Stranger Fruit was probably the most emotional I’ve seen any screening in all my years of doing SXSW. The mood was already a little dire and sad just walking into the theater to see the story of Michael Brown, a high school graduate who was killed in the middle of the street by a police officer in Ferguson, Missouri. His death sparked outrage and protests not only in the United States, but around the world. It was Brown’s death along with the death’s of Sandra Bland, Trayvon Martin, and too many others to remember that helped spark the Black Lives Matter movement. This story is undeniably heartbreaking and compelling, and while I didn’t personally love the way that director Jason Pollock presented the film in certain areas of the film, this is required viewing for any parent, as well as anyone who’s concerned about race relations in this country.
During this screening, I saw something that I had never seen before. A standing ovation before the movie even started. Michael Brown’s mother was in attendance. Emotions were already running high before, during and after the screening. Any critiques that I have of the film felt and still feel irrelevant just by that description. No parent should have to endure the loss of their child, let alone at such a young age like Michael Brown. But what makes this documentary all the more curious and fascinating is that there’s footage of Michael Brown that’s never been seen before until yesterday’s screening. The Ferguson police department at the time had presented the world with footage of what looked like Michael Brown robbing a convenience store, what wasn’t the case.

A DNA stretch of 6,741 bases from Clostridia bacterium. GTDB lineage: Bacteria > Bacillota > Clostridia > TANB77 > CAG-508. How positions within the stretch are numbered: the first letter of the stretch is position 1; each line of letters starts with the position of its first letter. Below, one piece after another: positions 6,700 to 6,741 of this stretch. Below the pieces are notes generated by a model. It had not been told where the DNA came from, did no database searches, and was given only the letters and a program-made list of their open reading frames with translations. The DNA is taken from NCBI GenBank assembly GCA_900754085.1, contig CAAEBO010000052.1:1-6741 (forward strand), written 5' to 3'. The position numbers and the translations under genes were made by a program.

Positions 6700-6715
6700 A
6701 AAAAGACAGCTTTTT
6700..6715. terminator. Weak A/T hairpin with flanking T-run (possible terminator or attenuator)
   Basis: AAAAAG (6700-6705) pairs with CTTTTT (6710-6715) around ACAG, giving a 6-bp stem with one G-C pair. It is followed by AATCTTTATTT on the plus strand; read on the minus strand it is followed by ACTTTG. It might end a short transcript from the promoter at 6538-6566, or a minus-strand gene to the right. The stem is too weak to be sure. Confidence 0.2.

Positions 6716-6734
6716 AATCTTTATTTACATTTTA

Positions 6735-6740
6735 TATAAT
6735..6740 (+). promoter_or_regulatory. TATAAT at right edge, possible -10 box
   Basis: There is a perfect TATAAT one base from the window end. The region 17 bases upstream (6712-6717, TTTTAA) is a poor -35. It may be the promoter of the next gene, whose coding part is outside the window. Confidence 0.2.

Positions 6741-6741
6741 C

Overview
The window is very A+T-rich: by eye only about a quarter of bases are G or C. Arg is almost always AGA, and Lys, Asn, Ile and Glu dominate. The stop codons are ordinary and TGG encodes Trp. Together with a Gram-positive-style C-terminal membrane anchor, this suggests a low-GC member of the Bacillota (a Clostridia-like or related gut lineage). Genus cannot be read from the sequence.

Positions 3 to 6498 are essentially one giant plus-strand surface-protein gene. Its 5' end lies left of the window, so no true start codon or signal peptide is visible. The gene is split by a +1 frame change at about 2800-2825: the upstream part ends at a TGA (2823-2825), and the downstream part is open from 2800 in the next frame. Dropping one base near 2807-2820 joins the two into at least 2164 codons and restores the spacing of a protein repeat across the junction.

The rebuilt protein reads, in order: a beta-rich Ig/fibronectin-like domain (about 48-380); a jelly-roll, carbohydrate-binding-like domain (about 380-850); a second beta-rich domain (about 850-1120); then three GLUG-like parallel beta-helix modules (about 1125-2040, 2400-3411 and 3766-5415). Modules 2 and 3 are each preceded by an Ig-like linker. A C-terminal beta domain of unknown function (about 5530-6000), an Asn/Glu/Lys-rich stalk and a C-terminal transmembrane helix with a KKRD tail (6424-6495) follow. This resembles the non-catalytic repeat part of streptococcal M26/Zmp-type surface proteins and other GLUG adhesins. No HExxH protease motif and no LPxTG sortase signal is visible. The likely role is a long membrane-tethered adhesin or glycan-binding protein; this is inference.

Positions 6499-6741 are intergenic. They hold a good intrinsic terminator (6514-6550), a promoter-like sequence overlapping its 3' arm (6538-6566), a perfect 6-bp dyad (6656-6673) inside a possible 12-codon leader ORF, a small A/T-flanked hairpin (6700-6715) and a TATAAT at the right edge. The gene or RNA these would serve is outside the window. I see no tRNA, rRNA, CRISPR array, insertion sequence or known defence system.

Jason Pollock gives us shocking footage of Brown in the same convenience store the night before his death exchanging items with the clerks and then going to pick up the items the next day. This conflicts with the Ferguson police story, obviously. The Justice Department ended up finding months later that the city of Ferguson and the police department had tampered with this case in ways that you shouldn’t exactly do so. While that wasn’t the end of the case, the cop who shot him ended up not being tried and continues to walk as a free man for taking the life of another human being, but with this movie the memory of Michael Brown will continue to be preserved for generations to come.
Pollock interviews the friends and family of Michael Brown, with many of them having been witnesses to his death by that cop. Pollock also serves as the narrator and guide to this story as he delivers how the death of Michael Brown connects all the way to the Governor’s office in Missouri. It’s pretty damning evidence that Pollock presents, but it kind of makes me wonder if any of these officials were approached to participate in this film. I doubt they would’ve, but it would’ve been interesting to see them try to defend what ended up happening in Ferguson. To see them defend gunning down an unarmed black teen in the middle of the street.
If you’re not familiar with this case, you must see Stranger Fruit. It’s essential viewing for anyone who wants to learn about this case. But if you’re like me and was captivated by this case when it was unfolding, and was upset when no charges were given to the police officer, then I recommend seeing this film. I don’t feel like it would be right of me to give a rating for this film, as the life of Michael Brown shouldn’t have a rating. It would be disrespectful to Michael Brown and his family. The film is playing a few other times during the fest this year, so if you have time I recommend checking it out.